Minister Ciaran Cannon joins UNICEF event to hear how ground-breaking technologies like artificial intelligence, drones and blockchain could change the world

PRESS RELEASE

Minister Ciaran Cannon joins UNICEF event to hear how ground-breaking technologies like artificial intelligence, drones and blockchain could change the world

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DUBLIN, 11 April 2019 – Minister of State at the Department of Foreign Affairs and Trade, Ciaran Cannon TD, joined senior leaders in technology, innovation and humanitarian development this morning to hear how technology is making a life-changing difference to children around the world. Taking part in UNICEF’s Tech for Humanity event at Facebook’s International HQ in Dublin, Minister Cannon and attendees heard how UNICEF is utilising ground-breaking technologies like artificial intelligence, drones, internet of things and blockchain to help support children’s rights in 190 countries and territories.

Following the recent release of Ireland’s new strategy for international development, A Better World, Minister Cannon highlighted the rapid pace of global change; outlining how Ireland must be flexible, responsive, adaptive and innovative to be a leader in the future of development. “Innovation offers us potential to evolve our approach, reach people faster and do things better,” said Minister Cannon. “In an era where mobile technology can be found in the most remote locations, there is enormous potential and energy for change that we can harness, often by working in partnerships, in order to do things better. New ideas, approaches and technologies can allow us to reach the furthest behind first and through harnessing innovation in flexible and adaptive ways, we can better manage risk and overcome complex challenges.”

Minister Cannon was joined at the event by UNICEF Ireland Ambassador Donncha O’Callaghan who spoke about UNICEF’s long-standing focus on innovation. “Since its foundation, over 70 years ago, UNICEF has had innovation at the very forefront of its work with children. From a water pump that was originally designed by a self-taught Indian mechanic and has since gone on to provide fresh, clean water to millions of families and children; to solar powered vaccine boxes, which mean life-saving vaccines can be kept cool as they are transported to some of the most remote parts of the world,” said O’Callaghan. “Today our dedicated Innovation team are focused on cutting-edge technologies that have the potential to deliver widespread change, like artificial intelligence, drones, Internet of Things and blockchain.”

UNICEF has prioritized innovation across its network of more than 190 countries, setting up digital innovation labs around the world including in Afghanistan, Chile, Kosovo, Uganda, and Zambia to foster new ways of thinking, working and collaborating with partners. By harnessing the latest technologies, UNICEF’s Office of Innovation works to strengthen programs and transform international development. This work has led to significant impacts on child survival and development worldwide.

Attendees at the event also heard from Gareth Lambe, Head of Facebook Ireland. “Facebook and UNICEF work closely together on using innovative technology to further children’s rights around the world and we are delighted to host this event at our International Headquarters today.”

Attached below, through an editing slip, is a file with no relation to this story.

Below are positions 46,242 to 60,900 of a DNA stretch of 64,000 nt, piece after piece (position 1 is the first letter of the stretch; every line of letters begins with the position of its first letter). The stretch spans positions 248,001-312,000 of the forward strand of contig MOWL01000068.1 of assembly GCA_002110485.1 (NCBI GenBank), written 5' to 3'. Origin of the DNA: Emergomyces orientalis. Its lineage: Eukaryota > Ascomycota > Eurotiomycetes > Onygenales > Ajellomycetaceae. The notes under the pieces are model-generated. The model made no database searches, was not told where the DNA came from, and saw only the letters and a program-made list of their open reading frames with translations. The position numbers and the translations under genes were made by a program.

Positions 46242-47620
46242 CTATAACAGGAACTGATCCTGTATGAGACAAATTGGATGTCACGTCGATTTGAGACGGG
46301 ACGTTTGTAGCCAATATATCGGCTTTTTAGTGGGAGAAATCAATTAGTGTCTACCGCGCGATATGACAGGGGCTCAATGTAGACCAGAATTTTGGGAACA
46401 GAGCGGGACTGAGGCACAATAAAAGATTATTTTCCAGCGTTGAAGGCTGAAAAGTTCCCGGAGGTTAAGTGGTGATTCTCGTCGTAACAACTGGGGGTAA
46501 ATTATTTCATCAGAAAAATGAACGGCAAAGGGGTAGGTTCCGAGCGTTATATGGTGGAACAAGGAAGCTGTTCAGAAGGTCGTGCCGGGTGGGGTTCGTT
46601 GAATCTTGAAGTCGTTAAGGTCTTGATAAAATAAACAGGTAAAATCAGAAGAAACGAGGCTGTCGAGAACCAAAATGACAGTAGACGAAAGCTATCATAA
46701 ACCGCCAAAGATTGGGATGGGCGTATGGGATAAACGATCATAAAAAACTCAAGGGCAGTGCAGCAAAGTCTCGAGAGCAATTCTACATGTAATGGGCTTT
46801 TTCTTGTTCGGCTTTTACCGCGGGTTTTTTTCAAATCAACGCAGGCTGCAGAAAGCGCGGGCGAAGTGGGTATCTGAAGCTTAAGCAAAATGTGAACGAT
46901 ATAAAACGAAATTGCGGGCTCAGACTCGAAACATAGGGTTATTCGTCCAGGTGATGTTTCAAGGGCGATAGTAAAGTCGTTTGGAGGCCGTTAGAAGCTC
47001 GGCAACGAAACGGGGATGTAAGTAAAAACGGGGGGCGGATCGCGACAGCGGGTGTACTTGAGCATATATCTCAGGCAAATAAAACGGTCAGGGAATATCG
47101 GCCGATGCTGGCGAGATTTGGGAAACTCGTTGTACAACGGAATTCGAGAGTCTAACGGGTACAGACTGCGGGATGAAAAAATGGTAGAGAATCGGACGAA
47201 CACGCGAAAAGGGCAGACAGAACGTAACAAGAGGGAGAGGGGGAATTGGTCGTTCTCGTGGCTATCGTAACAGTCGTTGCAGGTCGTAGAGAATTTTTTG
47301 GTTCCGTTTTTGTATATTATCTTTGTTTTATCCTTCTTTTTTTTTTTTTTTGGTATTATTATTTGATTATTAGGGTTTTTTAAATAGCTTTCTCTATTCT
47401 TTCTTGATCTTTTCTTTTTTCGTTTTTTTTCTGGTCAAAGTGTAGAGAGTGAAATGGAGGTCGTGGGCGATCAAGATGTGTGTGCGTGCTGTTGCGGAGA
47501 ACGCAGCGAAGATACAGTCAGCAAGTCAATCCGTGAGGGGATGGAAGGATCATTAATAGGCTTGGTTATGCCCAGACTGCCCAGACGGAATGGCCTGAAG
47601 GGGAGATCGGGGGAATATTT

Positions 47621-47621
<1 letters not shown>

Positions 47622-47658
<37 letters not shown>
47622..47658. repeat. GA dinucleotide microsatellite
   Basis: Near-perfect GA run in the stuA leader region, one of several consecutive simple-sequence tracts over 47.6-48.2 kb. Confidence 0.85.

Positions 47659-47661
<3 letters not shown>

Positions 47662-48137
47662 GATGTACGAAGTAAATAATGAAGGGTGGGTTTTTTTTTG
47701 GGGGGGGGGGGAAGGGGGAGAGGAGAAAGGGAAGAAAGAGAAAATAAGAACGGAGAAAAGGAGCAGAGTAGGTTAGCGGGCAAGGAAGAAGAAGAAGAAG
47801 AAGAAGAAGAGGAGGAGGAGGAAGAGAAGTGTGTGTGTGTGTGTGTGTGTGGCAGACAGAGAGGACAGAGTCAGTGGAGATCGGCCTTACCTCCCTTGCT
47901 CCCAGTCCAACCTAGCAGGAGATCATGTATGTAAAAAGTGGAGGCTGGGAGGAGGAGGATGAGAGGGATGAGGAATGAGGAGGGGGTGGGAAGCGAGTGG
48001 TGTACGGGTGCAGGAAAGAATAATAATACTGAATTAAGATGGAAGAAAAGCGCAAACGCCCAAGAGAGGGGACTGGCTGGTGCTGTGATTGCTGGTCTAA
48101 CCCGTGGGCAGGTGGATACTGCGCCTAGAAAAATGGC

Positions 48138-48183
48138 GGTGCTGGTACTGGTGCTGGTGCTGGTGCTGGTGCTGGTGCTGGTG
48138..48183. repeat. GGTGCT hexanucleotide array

Today, with conflicts and crises threatening and displacing millions of children worldwide, and millions more facing poverty, deprivation, violence, exploitation and discrimination. The event saw UNICEF teams highlight the potential that corporate partnerships, focused on technology and innovation, can have on children’s lives. UNICEF Ireland Executive Director Peter Power said: “The UNICEF innovation team has worked to utilise the very latest technologies and tools, such as artificial technology, to make a difference in the lives of children. Partnerships from Ireland and across the globe allow for creators and leaders in tech to test ideas, harness new technologies, and scale up innovations. Our innovation programs can develop and support solutions that are transformative – at scale – for the world’s most vulnerable children. Our ultimate goal is to reach the hardest to reach children with life-saving and life-changing programs.”

In recent years, technological advancements and the work of the UNICEF innovation team has helped change the lives of millions of children around the world, including:

  • delivering prenatal care to thousands of pregnant women across Rwanda
  • improving the diagnosis and treatment of children with HIV in Zambia
  • registering the births of more than 7 million children in Nigeria
  • tracking the distribution of 63 million insecticide-treated mosquito nets
  • creating a direct feedback loop for more than 190,000 young Ugandans to engage with their government and change policy in real time

UNICEF is working with academia, dynamic private sector partners and government to increase the impact and scale of its work with children across the globe. “The current conflicts, natural disasters, and global problems that are confronting humanity cannot be solved by only one country or one organisation,” said Power. “We need to come together and find the best ideas and that means collaboration and partnerships with government, leaders in the private sector, and academics leading the way in research.”

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About UNICEF

UNICEF works in some of the world’s toughest places, to reach the world’s most disadvantaged children. Across 190 countries and territories, we work for every child, everywhere, to build a better world for everyone.

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Contacts

Danny Smits, UNICEF Ireland, +353 87 1308070, danny@unicef.ie